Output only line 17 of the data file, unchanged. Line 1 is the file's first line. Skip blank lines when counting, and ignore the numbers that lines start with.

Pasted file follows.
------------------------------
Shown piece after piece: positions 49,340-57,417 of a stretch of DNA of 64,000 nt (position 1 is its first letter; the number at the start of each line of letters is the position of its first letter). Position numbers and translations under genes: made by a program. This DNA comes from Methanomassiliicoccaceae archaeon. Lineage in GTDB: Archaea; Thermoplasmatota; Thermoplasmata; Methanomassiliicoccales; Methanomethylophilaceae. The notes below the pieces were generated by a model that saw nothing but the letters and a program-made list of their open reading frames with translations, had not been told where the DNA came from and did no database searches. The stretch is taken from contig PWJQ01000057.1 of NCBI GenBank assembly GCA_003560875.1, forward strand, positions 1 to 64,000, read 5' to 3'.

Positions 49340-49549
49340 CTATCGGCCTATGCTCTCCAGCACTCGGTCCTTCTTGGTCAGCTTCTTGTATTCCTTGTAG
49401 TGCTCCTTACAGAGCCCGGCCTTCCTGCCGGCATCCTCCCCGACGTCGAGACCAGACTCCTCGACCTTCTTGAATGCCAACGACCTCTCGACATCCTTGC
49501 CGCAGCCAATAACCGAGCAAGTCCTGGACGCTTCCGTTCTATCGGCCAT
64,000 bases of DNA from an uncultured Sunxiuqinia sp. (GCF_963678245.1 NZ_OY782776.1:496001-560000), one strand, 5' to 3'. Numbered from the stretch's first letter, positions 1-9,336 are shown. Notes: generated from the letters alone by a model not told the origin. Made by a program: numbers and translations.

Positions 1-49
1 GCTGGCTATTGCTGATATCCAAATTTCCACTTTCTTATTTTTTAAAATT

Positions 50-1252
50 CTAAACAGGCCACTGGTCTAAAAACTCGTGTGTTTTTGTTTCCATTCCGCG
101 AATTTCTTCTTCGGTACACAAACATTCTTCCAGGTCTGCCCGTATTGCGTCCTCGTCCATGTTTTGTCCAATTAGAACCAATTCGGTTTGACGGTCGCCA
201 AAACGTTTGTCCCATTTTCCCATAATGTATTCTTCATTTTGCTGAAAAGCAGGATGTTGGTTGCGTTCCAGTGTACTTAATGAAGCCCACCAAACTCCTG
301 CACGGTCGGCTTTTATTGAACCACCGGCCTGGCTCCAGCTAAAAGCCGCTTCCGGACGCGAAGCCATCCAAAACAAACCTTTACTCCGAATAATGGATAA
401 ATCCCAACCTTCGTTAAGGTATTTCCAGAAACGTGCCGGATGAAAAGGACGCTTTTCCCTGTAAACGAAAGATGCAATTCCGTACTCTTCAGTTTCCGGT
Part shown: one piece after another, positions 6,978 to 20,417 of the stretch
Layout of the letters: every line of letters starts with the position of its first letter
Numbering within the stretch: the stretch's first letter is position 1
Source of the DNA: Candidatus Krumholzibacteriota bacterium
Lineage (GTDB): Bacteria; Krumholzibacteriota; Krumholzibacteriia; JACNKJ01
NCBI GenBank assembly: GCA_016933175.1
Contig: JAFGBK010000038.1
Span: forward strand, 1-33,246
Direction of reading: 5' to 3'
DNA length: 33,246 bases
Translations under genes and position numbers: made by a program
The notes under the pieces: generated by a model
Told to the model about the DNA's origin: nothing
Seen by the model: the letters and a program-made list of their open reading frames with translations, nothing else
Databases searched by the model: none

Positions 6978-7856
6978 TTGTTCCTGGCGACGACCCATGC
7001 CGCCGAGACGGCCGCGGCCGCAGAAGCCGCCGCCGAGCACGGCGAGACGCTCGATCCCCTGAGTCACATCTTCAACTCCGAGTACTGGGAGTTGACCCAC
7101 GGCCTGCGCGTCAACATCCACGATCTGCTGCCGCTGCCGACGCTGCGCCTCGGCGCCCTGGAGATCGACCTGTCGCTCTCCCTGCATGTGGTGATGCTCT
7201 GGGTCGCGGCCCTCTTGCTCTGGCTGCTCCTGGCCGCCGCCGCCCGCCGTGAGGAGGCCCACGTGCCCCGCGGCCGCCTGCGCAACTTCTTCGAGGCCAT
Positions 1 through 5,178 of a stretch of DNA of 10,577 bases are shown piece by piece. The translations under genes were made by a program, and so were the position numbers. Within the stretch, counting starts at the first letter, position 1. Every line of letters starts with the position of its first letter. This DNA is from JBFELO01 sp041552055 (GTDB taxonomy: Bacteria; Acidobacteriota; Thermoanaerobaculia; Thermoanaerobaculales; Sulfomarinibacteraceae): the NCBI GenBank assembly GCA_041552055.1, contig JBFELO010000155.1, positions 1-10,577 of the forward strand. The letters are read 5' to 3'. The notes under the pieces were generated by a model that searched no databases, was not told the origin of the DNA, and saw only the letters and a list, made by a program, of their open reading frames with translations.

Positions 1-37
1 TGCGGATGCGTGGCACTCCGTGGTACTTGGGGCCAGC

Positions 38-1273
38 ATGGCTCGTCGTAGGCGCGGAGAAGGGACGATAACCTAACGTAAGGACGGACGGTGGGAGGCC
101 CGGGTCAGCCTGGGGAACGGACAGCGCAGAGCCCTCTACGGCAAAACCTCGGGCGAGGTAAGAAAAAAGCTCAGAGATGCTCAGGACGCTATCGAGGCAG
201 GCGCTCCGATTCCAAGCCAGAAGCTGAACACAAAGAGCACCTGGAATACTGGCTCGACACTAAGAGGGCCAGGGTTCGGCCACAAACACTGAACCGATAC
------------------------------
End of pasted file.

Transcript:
Numbering within the stretch: the stretch's first letter is position 1